ALICE is one of the four experiments at the CERN LHC (Large Hadron Collider) which has started its activity the 10th of September 2008. Though a large physics program for the expected p-p collisions (up to 14TeV) has been planned, ALICE is the LHC experiment devoted also to heavy ion collisions (Pb-Pb at 5.5 ATeV), which have the goal to detect and study the Quark Gluon Plasma (QGP), the same matter which would have existed some microseconds after the Bing Bang. In order to explore all the observables needed to characterize this new state of matter, ALICE plans to detect and identify all the products of the beam collisions (hadrons, hadronic resonances, dileptons and direct photons, jets, high pT particles, open charm and open beauty). Due to this ambitious program, ALICE is a very complex experiment made by different sub-detectors [Figura_Alice] to address specific physics topics. 

The ALICE experiment continuously took data during the first physics campaign of the LHC machine from fall 2009 until early 2013, using proton and lead-ion beams. The performance of the experiment was in good agreement with expectations and, as main result, the ALICE experiment confirmed that the QCD matter created in Pb-Pb collisions behaves like a perfect fluid, with strong collective motions that are well described by hydrodynamic equations. The first run was then followed by a long shutdown period of about 18 month dedicated to increasing the colliding beam's energies and the luminosity, on the accelerator side, and straighten the detectors on the experiments side. Data taking has been resumed again in 2015, first with proton-proton collisions at a center of mass energy of 13 TeV (about a factor 2 with respect to previous run), to be followed by a Pb-Pb run at 5 TeV per nucleon-nucleon collision.

During the construction phase, the Catania group has been involved in the realization of two sub-detectors: 

- the Inner Tracking System (ITS), that consists of 6 layers of silicon detectors and is devoted to the vertex reconstruction and tracking of low-pT particles. Catania was one of the collaboration sites where the pixel sensors were tested in the clean room before the final assembly. Moreover, the Catania team is currently involved in the upgrade activities of the current ITS, that will be performed during the second long shutdown, in 2018.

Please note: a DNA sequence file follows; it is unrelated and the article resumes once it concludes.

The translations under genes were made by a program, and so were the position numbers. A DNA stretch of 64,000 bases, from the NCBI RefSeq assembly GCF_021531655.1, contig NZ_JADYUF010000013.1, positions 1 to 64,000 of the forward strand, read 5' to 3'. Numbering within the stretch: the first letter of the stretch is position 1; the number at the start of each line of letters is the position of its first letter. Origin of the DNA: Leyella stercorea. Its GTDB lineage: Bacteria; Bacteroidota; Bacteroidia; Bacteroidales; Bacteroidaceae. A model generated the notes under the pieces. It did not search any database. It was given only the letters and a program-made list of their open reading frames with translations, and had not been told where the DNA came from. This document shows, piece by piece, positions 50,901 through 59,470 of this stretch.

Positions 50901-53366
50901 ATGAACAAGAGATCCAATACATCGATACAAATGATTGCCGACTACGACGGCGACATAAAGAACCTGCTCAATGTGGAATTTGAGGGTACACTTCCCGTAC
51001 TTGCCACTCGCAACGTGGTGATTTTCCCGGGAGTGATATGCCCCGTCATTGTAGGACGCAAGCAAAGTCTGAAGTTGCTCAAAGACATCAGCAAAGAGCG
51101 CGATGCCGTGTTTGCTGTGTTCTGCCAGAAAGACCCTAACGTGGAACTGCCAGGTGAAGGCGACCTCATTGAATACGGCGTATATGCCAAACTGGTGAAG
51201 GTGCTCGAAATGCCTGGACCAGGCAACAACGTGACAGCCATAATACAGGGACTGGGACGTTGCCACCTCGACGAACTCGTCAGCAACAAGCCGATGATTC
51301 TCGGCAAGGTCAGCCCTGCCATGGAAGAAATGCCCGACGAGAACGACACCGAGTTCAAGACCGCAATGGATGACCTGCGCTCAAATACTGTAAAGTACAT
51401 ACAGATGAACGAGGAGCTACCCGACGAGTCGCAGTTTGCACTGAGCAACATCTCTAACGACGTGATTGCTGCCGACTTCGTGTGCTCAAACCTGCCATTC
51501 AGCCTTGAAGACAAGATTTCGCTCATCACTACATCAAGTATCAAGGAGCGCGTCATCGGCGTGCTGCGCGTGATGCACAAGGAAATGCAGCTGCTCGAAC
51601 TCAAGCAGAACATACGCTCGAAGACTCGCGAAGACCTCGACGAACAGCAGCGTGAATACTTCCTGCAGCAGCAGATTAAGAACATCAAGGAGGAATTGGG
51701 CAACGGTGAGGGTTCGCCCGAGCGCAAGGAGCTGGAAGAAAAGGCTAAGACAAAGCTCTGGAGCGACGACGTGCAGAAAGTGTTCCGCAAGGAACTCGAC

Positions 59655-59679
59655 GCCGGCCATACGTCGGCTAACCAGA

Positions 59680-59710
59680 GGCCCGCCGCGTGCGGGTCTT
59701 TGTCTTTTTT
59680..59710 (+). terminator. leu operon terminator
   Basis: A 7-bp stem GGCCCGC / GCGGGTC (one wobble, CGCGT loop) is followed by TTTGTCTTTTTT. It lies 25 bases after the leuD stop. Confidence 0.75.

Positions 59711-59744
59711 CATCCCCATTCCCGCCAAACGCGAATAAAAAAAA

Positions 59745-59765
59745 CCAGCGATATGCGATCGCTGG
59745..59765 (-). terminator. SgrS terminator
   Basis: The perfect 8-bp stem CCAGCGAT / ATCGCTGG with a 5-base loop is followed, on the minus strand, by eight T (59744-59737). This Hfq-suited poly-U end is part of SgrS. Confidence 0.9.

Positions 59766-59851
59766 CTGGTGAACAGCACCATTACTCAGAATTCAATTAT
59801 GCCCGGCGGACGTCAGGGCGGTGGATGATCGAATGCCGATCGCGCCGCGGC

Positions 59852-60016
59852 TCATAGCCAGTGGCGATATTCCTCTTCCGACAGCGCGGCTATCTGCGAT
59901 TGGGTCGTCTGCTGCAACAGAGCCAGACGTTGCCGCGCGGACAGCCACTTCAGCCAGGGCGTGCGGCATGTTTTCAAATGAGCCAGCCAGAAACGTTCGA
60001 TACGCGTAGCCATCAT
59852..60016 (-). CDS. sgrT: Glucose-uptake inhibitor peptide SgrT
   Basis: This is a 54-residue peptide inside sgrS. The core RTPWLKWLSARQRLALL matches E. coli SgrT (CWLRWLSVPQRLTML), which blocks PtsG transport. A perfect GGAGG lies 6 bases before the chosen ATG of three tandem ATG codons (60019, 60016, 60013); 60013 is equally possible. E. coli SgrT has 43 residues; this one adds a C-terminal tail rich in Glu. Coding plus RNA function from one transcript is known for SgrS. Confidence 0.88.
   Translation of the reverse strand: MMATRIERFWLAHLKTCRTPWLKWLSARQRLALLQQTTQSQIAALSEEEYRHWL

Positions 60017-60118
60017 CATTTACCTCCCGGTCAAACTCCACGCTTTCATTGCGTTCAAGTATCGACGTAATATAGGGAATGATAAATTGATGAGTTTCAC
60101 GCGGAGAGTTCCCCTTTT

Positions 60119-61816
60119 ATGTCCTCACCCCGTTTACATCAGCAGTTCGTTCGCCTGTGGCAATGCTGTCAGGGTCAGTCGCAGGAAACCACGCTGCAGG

- the Electromagnetic Calorimeter (EMCal), that is a Pb-scintillator sampling calorimeter devoted to the study of jets and high pT particles. The Catania group characterized the photosensors needed to read the scintillation light and contributed to the assembly of the EMcal modules.

Together with this experimental activity, the Catania team is also studying accurately the ability of the ALICE detector to reconstruct some hadronic resonances (such as K*(892) and φ(1020)) both in in p-p and in Pb-Pb collisions, in order to study the deconfinement and chiral symmetry restoration phenomena that should occur in the dense and hot matter produced at LHC.

The amount of data produced each year by the LHC experiments has required a complex GRID computing architecture both for the storing and physics analyses. Catania is one of 155 Tier 2 centres in the world where copies of experimental data are stored and  specific analysis tasks are performed..





A. Andronico, A. Badalà, R. Barbera, A.Grimaldi, P. La Rocca, F. Librizzi, S.Monforte, G. S. Pappalardo, O.Parasole, C. Petta, G.Platania, F. Riggi, D.Sciliberto,.




Catania Team Leader: Prof. Francesco Riggi